Retailers can face dramatically different retail environments when crossing countries, continents, and cultures. Simply adapting the operations that work well in the home country is usually not enough to create success abroad. Instead, when going global, retailers must understand and meet the needs of local markets.

27 Wholesaling Selling and promoting Buying and assortment building Bulk breaking Warehousing Transportation Financing Risk bearing Market information Management services and advice Wholesaling includes all the activities involved in selling goods and services to those buying them for resale or business use. Firms engaged primarily in wholesaling activities are called wholesalers. Wholesalers add value by performing one or more of the following channel functions:

28 Manufacturers’ sales branches and offices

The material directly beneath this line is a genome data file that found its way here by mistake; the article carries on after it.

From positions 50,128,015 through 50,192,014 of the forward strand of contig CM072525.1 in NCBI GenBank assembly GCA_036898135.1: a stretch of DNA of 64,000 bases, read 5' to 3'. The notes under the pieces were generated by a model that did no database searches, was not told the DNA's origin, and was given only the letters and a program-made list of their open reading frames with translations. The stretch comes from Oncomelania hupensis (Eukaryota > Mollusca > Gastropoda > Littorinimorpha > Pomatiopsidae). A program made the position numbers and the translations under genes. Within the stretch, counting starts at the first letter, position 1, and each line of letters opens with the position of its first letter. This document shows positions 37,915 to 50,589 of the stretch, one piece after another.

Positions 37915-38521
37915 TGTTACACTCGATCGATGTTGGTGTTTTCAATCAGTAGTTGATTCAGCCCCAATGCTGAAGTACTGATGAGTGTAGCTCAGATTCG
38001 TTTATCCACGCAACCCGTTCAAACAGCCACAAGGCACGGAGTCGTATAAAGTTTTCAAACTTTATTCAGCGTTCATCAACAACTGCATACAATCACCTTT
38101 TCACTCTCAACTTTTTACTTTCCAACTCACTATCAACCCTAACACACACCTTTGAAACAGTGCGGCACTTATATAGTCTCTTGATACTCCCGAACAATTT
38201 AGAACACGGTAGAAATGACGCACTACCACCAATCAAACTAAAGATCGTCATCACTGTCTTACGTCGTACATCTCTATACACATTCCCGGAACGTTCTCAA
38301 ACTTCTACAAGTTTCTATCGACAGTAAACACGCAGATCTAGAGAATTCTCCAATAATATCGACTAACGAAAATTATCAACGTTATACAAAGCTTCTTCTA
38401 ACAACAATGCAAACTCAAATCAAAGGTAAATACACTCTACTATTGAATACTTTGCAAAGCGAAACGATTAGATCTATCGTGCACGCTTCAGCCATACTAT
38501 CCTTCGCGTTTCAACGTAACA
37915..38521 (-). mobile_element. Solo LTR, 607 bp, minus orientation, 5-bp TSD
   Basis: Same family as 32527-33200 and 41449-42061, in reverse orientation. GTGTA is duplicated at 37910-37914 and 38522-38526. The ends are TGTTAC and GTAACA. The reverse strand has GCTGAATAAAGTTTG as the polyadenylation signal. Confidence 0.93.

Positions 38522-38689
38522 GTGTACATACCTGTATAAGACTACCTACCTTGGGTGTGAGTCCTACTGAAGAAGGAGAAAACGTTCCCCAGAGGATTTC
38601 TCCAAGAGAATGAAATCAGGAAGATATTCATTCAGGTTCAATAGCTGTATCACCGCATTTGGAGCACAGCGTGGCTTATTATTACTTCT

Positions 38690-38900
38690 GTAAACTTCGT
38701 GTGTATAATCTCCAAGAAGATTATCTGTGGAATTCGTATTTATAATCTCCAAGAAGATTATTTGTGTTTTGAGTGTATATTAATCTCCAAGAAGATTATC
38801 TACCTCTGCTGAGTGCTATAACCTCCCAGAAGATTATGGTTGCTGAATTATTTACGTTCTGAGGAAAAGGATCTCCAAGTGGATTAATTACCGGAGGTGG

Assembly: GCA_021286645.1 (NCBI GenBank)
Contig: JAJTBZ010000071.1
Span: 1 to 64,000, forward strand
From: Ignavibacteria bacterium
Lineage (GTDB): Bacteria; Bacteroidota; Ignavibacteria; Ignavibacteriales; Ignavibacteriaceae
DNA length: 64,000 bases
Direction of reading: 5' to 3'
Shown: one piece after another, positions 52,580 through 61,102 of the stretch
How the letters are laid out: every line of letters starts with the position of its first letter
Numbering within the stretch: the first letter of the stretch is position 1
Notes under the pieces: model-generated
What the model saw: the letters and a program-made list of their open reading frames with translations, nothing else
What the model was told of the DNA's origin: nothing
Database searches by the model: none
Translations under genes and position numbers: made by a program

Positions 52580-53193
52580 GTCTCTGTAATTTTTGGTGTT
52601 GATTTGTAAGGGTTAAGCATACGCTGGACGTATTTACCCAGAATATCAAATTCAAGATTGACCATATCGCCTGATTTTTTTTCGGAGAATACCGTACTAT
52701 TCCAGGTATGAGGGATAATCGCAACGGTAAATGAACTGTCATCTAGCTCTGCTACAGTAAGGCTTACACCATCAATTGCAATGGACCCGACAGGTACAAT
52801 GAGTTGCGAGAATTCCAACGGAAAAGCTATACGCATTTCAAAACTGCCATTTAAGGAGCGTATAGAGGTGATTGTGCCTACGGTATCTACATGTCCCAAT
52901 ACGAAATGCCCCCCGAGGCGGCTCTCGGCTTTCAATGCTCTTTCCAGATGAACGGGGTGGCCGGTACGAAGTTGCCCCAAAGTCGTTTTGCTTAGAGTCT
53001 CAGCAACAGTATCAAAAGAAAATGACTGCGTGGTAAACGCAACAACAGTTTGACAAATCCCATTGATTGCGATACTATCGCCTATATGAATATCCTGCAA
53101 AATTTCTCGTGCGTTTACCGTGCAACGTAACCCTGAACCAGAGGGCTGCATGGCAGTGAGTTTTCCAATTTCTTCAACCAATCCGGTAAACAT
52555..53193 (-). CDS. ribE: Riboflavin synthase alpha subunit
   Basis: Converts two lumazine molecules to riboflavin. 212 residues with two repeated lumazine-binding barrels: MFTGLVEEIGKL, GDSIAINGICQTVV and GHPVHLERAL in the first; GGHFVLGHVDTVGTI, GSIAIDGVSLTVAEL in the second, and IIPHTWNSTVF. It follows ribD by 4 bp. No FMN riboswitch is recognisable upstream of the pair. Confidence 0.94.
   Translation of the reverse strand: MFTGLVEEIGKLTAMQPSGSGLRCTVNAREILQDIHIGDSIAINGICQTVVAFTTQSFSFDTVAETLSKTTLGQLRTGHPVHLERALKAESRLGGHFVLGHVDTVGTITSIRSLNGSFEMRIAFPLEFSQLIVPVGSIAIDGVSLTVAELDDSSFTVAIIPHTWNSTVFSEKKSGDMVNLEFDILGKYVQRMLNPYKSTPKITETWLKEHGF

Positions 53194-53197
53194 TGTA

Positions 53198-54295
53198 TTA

Types of Wholesalers Wholesalers fall into three major groups: This type of wholesaling is that done in manufacturers’ sales branches and offices by sellers or buyers themselves rather than through independent wholesalers. Manufacturers’ sales branches and offices It’s an independently owned wholesale business that takes title to the merchandise it handles. They are the largest single group of wholesalers, accounting for roughly 50 percent of all wholesaling. Merchant wholesaler Broker is a wholesaler who doesn’t take title to goods and whose function is to bring buyers and sellers together and assist in negotiation. Agent is a wholesaler who represents buyers or sellers on a relatively permanent basis, performs only a few functions, and doesn’t take title to goods. Agent & Broker

29 Wholesaler Marketing Decisions
As with retailers, their marketing decisions include choices of segmentation and targeting, differentiation and positioning, and the marketing mix─product and service assortments, price, promotion, and distribution.